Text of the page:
Fabian (In-fa) strengthened from a severe tropical storm into a typhoon at 2 pm on Tuesday, July 20, while the enhanced southwest monsoon or hanging habagat dumped more rain, mainly in Luzon.
The Philippine Atmospheric, Geophysical, and Astronomical Services Administration (PAGASA) said in a bulletin issued 5 pm on Tuesday that Fabian now has maximum sustained winds of 120 kilometers per hour and gustiness of up to 150 km/h.
The typhoon was located 895 kilometers east northeast of extreme Northern Luzon, moving west northwest at 15 km/h. (READ: FAST FACTS: Tropical cyclones, rainfall advisories)
While Fabian is not expected to to make landfall in the Philippines, Signal No. 1 could be raised in Batanes and Babuyan Islands as strong winds extend outwards up to 600 kilometers from the center of the typhoon.
Fabian and Typhoon Cempaka, which is outside the Philippine Area of Responsibility (PAR) at 985 kilometers west of extreme Northern Luzon, will also continue to enhance the southwest monsoon.
Monsoon rain, moderate to heavy at times, is being experienced in these regions and provinces in Luzon:
Scattered rain and thunderstorms are also hitting the following areas:
PAGASA advised areas affected by the southwest monsoon to watch out for possible flash floods and landslides.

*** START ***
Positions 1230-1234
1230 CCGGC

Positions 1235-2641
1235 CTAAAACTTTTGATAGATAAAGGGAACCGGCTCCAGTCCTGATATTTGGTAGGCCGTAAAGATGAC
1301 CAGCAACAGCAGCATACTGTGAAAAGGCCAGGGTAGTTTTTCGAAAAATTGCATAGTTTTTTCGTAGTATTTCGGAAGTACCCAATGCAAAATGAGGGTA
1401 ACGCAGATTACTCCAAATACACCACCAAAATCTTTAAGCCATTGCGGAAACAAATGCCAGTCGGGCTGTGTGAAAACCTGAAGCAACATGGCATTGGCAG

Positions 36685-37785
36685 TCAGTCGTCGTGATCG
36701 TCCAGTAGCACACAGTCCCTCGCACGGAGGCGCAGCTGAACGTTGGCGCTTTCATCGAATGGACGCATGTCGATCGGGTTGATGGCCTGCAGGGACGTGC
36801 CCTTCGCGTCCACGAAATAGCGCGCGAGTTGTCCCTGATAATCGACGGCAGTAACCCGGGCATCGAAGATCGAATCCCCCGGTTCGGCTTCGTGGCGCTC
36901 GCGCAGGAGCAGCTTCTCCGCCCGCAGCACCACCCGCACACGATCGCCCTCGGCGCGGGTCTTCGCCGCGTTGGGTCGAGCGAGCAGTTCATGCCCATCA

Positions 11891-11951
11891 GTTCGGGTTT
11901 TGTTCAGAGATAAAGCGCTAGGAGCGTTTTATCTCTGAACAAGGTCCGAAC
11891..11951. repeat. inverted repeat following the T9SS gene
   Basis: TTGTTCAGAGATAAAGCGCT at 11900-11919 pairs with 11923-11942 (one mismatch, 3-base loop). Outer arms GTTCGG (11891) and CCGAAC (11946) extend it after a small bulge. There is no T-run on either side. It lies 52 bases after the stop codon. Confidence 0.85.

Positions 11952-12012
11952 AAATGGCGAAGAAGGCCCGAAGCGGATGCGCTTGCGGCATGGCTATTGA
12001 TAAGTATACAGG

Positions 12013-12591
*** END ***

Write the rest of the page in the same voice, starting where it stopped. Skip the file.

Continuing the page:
The southwest monsoon will keep causing rough to very rough seas as well, making travel risky for small vessels. Waves will be 2.5 to 4.5 meters high in these seaboards:
PAGASA said Fabian will generally move west until Friday, July 23.
The typhoon could pass close to or make landfall in Japan's Yaeyama, Miyako, and Senkaku Islands on Thursday, July 22. It is also projected to reach its peak intensity of 155 km/h on Thursday evening or early Friday morning.
By Friday evening or early Saturday morning, July 24, Fabian may make landfall in the northern part of Taiwan, where the rugged terrain could cause the typhoon to gradually weaken. Around this time, too, the typhoon may finally leave PAR.
After its exit, Fabian might make another landfall in the southeastern part of mainland China on Saturday evening or early Sunday morning, July 25. "Rapid weakening post-landfall over mainland China is expected beginning on Saturday evening," added PAGASA.
Fabian is the Philippines' sixth tropical cyclone for 2021 and the second for July.
An average of 20 tropical cyclones form within or enter PAR each year. (READ: LIST: PAGASA's names for tropical cyclones in 2021)
For the rest of 2021, these are PAGASA's estimates per month: